Before I do nothing but sing praises to this place, I’ll note a few downsides. It is full of people and often cramped here, more so in the smaller aisles. There are shoppers who park in those narrow aisles with their flock of full grown kids for eternity it seems, blocking everything. If you take a cart inside, PUT SOMETHING IN IT IMMEDIATELY. If you do not, your cart will be taken. Though this is an international market, with international vegetables, it is not a particularly good Asian market, and Asian staples like Asian (often called “Korean”) yams just aren’t here. Go to Super H Mart for those kinds of goods. Meats tend to be pricey and if you want cheap meats, a market like Lilburn International Farmer’s Market is a better choice.

Still, there is nothing like it in the city, and it comes with the highest of recommendations.

From Snellville, perhaps the fastest way to this market would be to head down 78, then south on 285, and take the Ponce De Leon exit westward. An alternative path is to take 78 to Scott Boulevard, Scott down to Clairmont Ave. Head south, and take Clairmont until it ends at Ponce De Leon (hang a left when Clairmont ends). If you get forced left on Commerce, just keep going. It runs into Ponce De Leon as well.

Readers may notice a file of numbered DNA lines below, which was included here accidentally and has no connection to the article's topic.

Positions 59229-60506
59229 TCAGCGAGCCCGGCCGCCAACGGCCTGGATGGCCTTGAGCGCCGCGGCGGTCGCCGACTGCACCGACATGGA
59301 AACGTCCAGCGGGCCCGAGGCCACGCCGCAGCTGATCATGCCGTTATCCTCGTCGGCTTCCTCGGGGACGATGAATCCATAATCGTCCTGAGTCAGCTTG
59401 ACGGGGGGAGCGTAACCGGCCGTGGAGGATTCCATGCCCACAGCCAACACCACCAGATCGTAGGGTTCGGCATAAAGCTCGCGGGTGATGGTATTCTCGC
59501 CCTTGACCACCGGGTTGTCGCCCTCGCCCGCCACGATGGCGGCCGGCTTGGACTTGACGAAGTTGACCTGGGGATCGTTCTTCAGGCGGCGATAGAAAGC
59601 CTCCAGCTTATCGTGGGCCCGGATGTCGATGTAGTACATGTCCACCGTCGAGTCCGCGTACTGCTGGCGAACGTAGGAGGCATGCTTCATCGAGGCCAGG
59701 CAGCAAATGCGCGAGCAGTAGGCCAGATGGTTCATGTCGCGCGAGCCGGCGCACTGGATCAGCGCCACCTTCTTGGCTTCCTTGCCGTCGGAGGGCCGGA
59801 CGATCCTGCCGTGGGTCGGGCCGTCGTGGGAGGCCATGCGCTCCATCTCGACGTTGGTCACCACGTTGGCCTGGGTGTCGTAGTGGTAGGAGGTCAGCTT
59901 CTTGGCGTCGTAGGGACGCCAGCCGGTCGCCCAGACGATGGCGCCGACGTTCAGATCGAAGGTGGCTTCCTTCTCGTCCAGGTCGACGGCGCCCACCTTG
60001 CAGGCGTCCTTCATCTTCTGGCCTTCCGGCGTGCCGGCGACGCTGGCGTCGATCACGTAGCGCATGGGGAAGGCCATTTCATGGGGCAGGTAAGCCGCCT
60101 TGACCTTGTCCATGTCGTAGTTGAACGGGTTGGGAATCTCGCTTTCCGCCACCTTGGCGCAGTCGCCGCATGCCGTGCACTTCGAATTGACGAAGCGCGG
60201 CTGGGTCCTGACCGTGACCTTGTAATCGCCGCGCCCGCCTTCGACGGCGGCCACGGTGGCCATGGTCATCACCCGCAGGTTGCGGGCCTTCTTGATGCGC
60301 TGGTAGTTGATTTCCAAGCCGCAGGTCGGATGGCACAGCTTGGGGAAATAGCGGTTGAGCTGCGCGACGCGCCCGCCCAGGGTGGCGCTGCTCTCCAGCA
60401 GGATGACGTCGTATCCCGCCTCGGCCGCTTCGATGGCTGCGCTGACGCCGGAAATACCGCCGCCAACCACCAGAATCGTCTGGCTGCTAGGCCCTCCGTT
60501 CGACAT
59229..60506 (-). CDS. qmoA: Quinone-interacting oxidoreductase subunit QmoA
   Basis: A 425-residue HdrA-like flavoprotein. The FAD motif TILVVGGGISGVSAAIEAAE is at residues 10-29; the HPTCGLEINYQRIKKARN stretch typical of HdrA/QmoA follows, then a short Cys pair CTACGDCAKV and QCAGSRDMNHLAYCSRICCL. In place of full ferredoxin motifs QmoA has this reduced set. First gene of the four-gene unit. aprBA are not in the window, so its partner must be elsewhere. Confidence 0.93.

They call them flats, but they look like pizzas to me. They’re oblong ovals, covered with a light sampling of toppings. Mine was an Italian sausage flat, and it was crisp, tasty, and certainly worth the $9.50 I spent to get it.

I wasn’t intending to go to Urban Flats. All I wanted to do was find it. It turns out to be in the same mall area as Red Robin and Ted’s Montana Grill. If you head to Red Robin, you’ll pass Urban Flats on your left.

It was a peculiar time of the day. No one was around, but once I stepped inside I had to see a little more. This is a place with some very promising reviews (here from the AJC and here from Chow Down Atlanta). And it is pretty. Urban Flats has high ceilings, a kind of industrial roof. Most of the clientele this time of the day were female, with cell phones glued to their ears.  Below the roof it has a kind of modern look. I asked to sit at the bar, as it made some sense. They have inside and outside seating, for those wanting some breeze with their food.